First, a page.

“I confess” – he said – “that I am not delighted with the ideal of life defended by those who think that the normal state of human beings is that of always struggling to progress from the economic point of view, who think that trampling it and stepping on others , that elbowing… is the most desirable fate of the human species”.

In the last third of the XNUMXth century, Alfred Marshall appears and, with him and others, neoclassical theory emerges. Economics (sic!) has an advantage – he says – in relation to the other fields of social science because “it gives the opportunity to apply more precise methods”. For, in this field, human motives can be measured and expressed in money and the human being can be understood as a machine which can be described with Lagrange multipliers.

However, he also takes pains, apart from the appendices in which he pours out the mathematics, in unraveling sentimentality about the barbaric conditions in which the workers live: “those called the scum of our great cities have little opportunity for friendship; they know nothing of decorum and peace; and very little even of the unity of family life; religion does not reach them”. In any case, this author still found reason to complain about the “little attention given by Economics to the superior well-being of man”!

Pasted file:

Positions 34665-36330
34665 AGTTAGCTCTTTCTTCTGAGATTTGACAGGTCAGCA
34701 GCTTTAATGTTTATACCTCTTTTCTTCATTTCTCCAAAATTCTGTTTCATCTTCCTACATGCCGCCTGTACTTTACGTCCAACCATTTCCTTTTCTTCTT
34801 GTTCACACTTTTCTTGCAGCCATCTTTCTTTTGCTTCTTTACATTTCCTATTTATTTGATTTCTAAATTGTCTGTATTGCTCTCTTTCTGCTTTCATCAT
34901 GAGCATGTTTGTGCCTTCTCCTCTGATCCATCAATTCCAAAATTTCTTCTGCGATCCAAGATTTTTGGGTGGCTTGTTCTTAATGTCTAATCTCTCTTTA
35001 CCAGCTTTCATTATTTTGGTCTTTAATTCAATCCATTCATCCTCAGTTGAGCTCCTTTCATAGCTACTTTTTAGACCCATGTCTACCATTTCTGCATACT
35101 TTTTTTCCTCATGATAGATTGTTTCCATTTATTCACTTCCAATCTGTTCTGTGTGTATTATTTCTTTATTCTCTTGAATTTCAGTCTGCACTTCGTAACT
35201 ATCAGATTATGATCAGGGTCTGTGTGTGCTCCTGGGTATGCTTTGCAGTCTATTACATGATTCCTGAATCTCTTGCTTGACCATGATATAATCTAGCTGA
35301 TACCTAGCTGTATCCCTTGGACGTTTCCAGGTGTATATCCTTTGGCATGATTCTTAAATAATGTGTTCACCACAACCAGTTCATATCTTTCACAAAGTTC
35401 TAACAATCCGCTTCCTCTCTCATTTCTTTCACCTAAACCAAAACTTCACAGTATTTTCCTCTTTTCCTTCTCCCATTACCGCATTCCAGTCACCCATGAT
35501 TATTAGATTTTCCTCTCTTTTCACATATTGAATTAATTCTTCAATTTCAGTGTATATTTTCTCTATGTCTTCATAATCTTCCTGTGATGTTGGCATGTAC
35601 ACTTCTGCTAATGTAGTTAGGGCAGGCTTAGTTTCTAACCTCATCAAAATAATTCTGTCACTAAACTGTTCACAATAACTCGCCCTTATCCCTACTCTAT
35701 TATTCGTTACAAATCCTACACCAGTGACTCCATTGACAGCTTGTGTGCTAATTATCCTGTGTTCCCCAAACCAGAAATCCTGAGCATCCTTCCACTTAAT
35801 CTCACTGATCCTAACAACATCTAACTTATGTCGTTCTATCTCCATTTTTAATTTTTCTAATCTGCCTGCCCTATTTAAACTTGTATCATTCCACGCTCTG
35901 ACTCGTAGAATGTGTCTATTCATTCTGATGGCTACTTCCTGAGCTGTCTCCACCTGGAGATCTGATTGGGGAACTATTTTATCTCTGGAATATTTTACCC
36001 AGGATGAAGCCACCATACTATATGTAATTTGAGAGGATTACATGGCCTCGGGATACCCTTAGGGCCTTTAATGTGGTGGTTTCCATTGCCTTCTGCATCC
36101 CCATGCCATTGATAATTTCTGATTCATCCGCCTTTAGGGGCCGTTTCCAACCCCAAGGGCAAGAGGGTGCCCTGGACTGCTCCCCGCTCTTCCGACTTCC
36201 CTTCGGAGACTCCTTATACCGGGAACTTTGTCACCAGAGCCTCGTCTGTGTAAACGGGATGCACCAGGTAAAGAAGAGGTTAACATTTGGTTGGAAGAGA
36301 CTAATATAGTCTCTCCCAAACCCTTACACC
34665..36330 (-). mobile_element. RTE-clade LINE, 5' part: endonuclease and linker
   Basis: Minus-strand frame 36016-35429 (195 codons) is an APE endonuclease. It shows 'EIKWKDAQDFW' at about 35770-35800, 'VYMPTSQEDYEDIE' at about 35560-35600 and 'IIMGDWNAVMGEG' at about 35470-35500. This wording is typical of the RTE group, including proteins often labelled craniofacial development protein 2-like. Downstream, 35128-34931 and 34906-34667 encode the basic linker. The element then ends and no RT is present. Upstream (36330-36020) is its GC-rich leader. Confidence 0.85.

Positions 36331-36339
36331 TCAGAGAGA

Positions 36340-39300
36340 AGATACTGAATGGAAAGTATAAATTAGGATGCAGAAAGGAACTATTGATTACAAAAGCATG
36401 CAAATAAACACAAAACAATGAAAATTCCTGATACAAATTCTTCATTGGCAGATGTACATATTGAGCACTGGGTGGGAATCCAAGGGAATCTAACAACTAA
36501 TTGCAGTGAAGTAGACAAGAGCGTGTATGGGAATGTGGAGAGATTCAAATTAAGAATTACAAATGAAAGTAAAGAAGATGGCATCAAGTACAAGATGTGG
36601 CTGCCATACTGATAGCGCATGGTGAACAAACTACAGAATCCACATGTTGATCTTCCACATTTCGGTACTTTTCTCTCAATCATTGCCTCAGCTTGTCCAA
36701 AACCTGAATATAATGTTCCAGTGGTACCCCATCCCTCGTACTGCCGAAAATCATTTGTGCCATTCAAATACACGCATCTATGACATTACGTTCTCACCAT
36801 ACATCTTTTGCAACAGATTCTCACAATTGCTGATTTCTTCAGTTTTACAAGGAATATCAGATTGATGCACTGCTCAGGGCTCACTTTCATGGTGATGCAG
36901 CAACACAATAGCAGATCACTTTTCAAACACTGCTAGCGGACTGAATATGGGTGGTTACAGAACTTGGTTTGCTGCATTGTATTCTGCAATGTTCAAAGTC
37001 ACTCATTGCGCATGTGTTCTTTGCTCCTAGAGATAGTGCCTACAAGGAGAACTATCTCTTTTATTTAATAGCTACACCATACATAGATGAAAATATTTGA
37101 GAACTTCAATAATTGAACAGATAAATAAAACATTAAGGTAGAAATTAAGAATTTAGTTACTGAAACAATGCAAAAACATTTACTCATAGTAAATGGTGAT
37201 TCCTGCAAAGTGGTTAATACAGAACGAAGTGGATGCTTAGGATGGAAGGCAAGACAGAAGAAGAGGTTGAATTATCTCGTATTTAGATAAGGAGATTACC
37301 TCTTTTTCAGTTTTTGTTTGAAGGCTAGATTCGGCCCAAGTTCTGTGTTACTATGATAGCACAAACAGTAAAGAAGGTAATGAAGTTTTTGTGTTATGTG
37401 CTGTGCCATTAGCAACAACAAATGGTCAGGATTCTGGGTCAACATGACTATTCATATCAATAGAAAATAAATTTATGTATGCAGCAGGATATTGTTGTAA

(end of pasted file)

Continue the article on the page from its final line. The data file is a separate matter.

The advent of socialism in Russia, the great crisis of 1929 and the depression of the 1930s after World War I, the rise of fascism in Europe, produced a realistic economist: John Maynard Keynes: “the main defects of the economic society in which we live” – he said in his General Theory – “are its inability to provide full employment and its arbitrary and unequal distribution of wealth and income”.

His diagnosis of the disease of the economic system was that it was sluggish due to a tendency for the rich to oversave. Thus, he reached the conclusion that “measures to redistribute income in the sense of increasing the propensity to consume can be very favorable to the growth of capital”. He consoled himself in the face of a world in crisis by assuming that the rate of profit would fall in the long run and that, then, the “euthanasia of the cumulative power of capitalist oppression in exploiting the scarcity value of capital” would occur.

After World War II, the scientific – and even moderately critical – spirit that had driven classical political economy, and which had already faded in the last third of the XNUMXth century, died completely. Economic theory then adopts the Walrasian method as its tool and main foundation. It thus becomes just an instrument of governance of capitalism, that is, a theoretical automation that aims to repair and maintain the automatisms of the economic system, thus automating social existence itself whenever possible.

León Walras, still at the end of the XNUMXth century, promoted a radical break with classical political economy: if the latter thought of the economic system as self-organization, as a process that contains a certain anarchy and laws of turbulent motion, this French economist will conceive it as a system of general equilibrium. In this way, he plunges headlong into the metaphysics of pure ideas, is inspired by “Platonic philosophy” and builds an imaginary representation of the real existing economy. “It is a truth clarified a long time ago by Platonic philosophy” – he states – “that science does not study bodies, but the [ideal] facts of which bodies are the theater”.